September 16th, 2012
By Casey Legard
Students from Dixon School of the Arts were rewarded for good behavior and academic improvement on Sunday with a pool party sponsored by Innisfree Hotels. The charter school, which opened in 2010, had the greatest improvement in FCAT test scores out of all Escambia County School District schools in 2011, with a gain of almost 178 points. “It’s almost shakingly scary, in a good way, to see the potential of where we’re going,” said LuTimothy May, the school’s executive director. “The sky’s the limit.”
The school recently changed its name from A.A. Dixon Charter School of Excellence, something May said is a reflection of new strategies and changes in the way learning is approached at Dixon. “We did a massive transformation over this year, and this summer,” May said. “Of course, our charter speaks to the arts, so we wanted to speak to what we represent. We represent art — music, dance, theater, drama, all of those areas are part of what you get at Dixon School of the Arts.”
After the school struggled for two years academically and financially and faced the possibility of being closed by the state of Florida, May said that he wants to be positive and focus on how far the students have come. Innisfree Hotels, which adopted Dixon School of the Arts three years ago, promised students a pool party if they improved their test scores last year. The party featured access to pools at three Pensacola Beach hotels, hamburgers and hot dogs, face painting and rides on the 360 Pensacola Beach Observation Wheel.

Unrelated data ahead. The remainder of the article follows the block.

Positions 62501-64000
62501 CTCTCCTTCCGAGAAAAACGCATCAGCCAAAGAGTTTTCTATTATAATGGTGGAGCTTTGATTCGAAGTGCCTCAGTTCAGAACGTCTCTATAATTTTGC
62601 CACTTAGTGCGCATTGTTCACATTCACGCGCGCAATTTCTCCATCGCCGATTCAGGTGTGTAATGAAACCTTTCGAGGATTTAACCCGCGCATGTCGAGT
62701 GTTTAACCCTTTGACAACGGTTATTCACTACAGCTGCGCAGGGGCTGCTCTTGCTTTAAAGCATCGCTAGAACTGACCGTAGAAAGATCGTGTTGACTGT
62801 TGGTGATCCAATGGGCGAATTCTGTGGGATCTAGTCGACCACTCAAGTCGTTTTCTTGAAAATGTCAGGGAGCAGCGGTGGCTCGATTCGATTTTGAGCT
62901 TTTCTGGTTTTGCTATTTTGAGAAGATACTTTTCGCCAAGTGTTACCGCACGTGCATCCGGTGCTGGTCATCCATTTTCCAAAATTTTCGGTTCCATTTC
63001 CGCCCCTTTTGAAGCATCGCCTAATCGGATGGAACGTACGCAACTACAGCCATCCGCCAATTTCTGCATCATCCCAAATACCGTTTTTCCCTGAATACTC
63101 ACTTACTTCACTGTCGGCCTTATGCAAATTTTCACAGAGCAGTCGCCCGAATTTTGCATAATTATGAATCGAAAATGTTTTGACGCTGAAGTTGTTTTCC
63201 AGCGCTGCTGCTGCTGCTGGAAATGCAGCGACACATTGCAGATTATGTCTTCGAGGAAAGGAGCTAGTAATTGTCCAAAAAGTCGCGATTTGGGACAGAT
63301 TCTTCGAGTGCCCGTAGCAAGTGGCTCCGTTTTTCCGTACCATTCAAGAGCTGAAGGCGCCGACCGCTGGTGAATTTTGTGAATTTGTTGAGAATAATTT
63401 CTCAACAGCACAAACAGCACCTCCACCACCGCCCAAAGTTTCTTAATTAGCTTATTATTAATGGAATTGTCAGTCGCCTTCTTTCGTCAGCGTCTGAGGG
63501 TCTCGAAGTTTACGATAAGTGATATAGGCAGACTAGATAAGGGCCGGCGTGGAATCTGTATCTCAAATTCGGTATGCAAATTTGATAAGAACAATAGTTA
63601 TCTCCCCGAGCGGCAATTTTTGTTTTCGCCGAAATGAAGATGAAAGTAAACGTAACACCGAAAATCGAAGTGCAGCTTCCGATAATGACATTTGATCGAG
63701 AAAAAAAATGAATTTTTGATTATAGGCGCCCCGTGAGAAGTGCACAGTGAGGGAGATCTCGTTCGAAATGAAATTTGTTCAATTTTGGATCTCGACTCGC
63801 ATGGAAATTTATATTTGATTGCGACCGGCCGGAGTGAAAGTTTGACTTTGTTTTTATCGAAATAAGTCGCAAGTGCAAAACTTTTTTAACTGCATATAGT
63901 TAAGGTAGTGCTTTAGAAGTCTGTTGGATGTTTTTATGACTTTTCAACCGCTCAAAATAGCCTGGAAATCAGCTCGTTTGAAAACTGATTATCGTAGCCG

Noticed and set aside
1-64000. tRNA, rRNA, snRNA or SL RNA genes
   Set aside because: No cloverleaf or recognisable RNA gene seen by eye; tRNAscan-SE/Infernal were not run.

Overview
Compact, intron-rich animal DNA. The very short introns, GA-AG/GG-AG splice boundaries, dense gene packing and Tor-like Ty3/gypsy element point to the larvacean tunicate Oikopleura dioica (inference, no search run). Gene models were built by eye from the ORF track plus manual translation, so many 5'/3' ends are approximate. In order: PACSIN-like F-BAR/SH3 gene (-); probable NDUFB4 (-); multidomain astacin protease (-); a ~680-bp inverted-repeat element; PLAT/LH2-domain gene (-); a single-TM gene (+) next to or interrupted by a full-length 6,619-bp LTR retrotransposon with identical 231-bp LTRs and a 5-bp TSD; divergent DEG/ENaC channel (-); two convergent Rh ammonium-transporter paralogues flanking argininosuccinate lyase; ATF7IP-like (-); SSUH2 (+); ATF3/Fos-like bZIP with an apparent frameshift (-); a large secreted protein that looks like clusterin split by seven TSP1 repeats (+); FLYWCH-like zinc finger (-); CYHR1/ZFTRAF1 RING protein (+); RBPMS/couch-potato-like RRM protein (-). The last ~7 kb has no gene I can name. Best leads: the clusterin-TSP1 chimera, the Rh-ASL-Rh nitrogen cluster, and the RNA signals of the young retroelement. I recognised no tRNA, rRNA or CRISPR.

“They deserved it,” said Marianne Tibbits, Hilton convention services manager and event coordinator for the party. “They worked hard. It’s a thank you for last year, and also an incentive to keep up the good work.”
Kalesha Brabley, 21, attended the party with her son, Treven, a kindergartener at Dixon. “It’s a wonderful school,” she said. “They really work with him.”
Kendesha Woods, 35, has two children at the school, and he said they enjoy the learning experience at a charter school.
“Both of them come home talking about their day, every day,” Woods said. “I think they get more one-on-one time.”
His wife, Shenika Johnson, 31, teaches second grade at Dixon. She said that she is very encouraged and excited about the upcoming school year for all students. “I know that there’s a lot in store for our kids, and I just can’t wait to see what’s going to happen,” Johnson said. “I am more than confident that they will advance.”